Light ther­apy, ex­er­cise can com­bat SAD

The Buffalo News - - SPORTS - Dr. Zorba Paster hosts a ra­dio show at 3 p.m. Sun­days on WBFO-FM 88.7. Email him at [email protected]­tor­zorba. com.

A re you blue at this time of year? Do you find your en­ergy is mov­ing in the di­rec­tion of “I’m a slug – let me curl up with a good book, a blan­ket around me, and read for the next four months un­til spring?

If so, then per­haps, boys and girls, you suf­fer from SAD, sea­sonal af­fec­tive dis­or­der.

Ev­ery year, I write about this be­cause I, too, suf­fer from it. This is not a dreaded dis­ease. It’s not the “Big C,” noth­ing in that realm, but it does af­fect qual­ity of life for many of us. Want­ing to curl up in bed at 7 p.m. is not some­thing that fits with my DNA. Yet start­ing af­ter Day­light Sav­ing Time ends, this urge sur­faces again with fury.

Am I a plant? Per­haps I have chloro­phyll in my DNA that needs sun­light. But more likely, it is that the cor­ti­sol lev­els from my adrenal gland and the nat­u­ral en­dor­phins that come with be­ing in the sun are just de­fi­cient.

The hall­marks of SAD are low en­ergy, sleep­ing too much, feel­ing slug­gish and just not feel­ing like do­ing any­thing. If you Google it, you’ll find it looks a lot like de­pres­sion. In fact, this con­di­tion shares a lot of those qual­i­ties. But for those with pure SAD, they don’t score high on de­pres­sion screens.

Still, to the point, de­pres­sion of­ten makes SAD worse and SAD can trig­ger de­pres­sion. They do com­min­gle in many peo­ple, which is prob­a­bly why anti-de­pres­sants are an ex­cel­lent treat­ment for many with SAD. I have a num­ber of pa­tients who start on them at this time of year and get off of them when March roars in like a lion.

For many of you, I highly rec­om­mend the SAD light. These dandy in­ven­tions you can buy on the web for less than $50 are great.

The light should be bright, 10,000 lux, a mea­sure­ment of vis­ual en­ergy out­put. If it doesn’t say how many lux it has, don’t buy it. Get one with a vari­able timer, for sure, and a size that fits your needs. I like mine be­cause it’s smaller and por­ta­ble. Lux mat­ters, size does not.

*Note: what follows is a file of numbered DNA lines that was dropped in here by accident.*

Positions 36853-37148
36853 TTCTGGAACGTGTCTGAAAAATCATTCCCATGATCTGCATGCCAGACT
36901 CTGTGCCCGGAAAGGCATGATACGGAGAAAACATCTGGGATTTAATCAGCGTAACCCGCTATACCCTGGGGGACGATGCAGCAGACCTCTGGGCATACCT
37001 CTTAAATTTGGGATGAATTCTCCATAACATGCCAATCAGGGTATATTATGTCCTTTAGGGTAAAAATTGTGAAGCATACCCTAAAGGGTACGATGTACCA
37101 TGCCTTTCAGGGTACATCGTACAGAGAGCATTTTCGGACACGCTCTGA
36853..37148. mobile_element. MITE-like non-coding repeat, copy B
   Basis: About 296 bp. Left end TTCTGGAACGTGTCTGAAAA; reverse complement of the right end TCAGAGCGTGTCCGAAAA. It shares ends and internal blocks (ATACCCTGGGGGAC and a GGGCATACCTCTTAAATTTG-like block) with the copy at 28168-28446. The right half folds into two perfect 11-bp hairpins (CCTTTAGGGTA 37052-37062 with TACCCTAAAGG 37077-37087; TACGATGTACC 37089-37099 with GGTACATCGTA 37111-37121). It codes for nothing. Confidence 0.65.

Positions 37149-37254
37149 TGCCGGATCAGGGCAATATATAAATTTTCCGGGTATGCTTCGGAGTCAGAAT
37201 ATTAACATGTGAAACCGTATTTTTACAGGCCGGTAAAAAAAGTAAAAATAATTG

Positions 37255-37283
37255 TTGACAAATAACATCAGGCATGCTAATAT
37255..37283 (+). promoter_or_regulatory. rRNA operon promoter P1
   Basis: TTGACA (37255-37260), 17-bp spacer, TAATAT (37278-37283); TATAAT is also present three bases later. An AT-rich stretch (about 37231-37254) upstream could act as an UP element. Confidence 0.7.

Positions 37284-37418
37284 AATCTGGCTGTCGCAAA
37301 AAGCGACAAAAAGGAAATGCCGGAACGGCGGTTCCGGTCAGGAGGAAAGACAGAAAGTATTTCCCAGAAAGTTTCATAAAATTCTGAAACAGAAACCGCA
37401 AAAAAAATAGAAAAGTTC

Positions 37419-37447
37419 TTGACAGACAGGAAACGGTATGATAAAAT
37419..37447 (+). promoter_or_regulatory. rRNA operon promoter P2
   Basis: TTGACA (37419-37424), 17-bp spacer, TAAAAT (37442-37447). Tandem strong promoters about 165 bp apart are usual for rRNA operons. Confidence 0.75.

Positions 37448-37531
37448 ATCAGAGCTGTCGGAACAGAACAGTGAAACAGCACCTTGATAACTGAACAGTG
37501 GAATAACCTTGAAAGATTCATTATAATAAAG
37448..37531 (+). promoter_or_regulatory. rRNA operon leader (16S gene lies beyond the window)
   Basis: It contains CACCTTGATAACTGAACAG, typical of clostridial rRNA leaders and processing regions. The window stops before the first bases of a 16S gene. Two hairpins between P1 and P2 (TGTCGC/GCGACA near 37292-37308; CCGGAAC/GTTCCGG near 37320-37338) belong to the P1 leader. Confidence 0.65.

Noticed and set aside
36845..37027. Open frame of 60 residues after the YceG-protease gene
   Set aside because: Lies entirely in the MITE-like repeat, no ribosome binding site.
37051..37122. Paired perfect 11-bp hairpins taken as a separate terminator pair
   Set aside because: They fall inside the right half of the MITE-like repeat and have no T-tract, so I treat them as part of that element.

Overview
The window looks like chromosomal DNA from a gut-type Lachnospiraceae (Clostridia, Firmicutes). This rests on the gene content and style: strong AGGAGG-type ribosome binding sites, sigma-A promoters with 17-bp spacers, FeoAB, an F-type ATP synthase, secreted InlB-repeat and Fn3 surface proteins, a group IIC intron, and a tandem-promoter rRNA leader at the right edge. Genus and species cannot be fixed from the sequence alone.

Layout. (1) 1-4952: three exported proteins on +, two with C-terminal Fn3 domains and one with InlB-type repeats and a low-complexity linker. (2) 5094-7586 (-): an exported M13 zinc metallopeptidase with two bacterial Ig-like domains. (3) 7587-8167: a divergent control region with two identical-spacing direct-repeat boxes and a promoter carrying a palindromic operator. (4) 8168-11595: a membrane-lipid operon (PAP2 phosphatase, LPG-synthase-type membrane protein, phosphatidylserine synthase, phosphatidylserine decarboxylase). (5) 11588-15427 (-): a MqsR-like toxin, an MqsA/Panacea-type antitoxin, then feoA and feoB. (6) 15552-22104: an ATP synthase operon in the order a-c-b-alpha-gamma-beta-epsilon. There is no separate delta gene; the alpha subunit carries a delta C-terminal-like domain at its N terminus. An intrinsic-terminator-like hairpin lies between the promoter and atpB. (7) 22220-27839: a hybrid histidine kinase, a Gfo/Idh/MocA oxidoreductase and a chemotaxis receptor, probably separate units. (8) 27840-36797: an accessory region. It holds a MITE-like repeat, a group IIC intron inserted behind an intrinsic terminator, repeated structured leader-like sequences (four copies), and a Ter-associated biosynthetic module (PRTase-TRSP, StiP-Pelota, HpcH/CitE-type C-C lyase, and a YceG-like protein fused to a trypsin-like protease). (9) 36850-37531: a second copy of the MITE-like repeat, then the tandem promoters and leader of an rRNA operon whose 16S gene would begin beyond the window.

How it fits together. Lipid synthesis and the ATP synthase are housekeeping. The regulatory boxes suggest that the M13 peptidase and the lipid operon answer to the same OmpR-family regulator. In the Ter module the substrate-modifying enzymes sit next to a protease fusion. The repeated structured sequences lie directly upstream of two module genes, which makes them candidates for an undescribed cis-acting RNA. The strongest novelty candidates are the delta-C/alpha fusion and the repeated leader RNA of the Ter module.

My daily rou­tine is to sit down with my cof­fee in the morn­ing, hit my email and web­sites with my nifty light turned on at my side. You don’t stare into the thing – that would be im­pos­si­ble to do – but I give my­self a light bath ev­ery morn­ing.

I need it for about four to six weeks. Come about Jan. 6, when I can tell the days are get­ting longer again, I no longer feel the need to turn the thing on. Oth­ers might need it un­til the first sign of spring.

This light gives me en­ergy and mo­ti­va­tion. Don’t get me wrong, it’s not like it makes me feel the way I do in the mid­dle of June, when I start projects at 9 p.m. and fin­ish them at mid­night. But it does help at­ten­u­ate the dark­ness that comes with the sea­son.

Some SAD suf­fer­ers still might re­quire an SSRI anti-de­pres­sant – a se­lec­tive sero­tonin re­up­take in­hibitor. This can be an ex­cel­lent choice, es­pe­cially if you have a mood dis­or­der. For oth­ers, the right treat­ment is a com­bi­na­tion of light ther­apy and an anti-de­pres­sant. But for most, it’s the light that does the trick. Lights on equals en­ergy on.

The other thing that’s es­sen­tial in fight­ing SAD is to get out and move. Do some­thing. Any­thing. That cooped-up feel­ing of­ten comes be­cause we just, well, coop our­selves up. It’s an un­nat­u­ral thing to do. It just doesn’t feel as good to be in­side all the time.

So buy some ex­cel­lent new long un­der­wear to keep you warm out­doors. Toss the cotton long johns – they’re not nearly as warm and they bulk you up so you look like the Miche­lin man.

My spin: If you have the win­ter blues, brighten up with a nifty SAD light. But don’t for­get to go out­side.

Newspapers in English

Newspapers from USA

© PressReader. All rights reserved.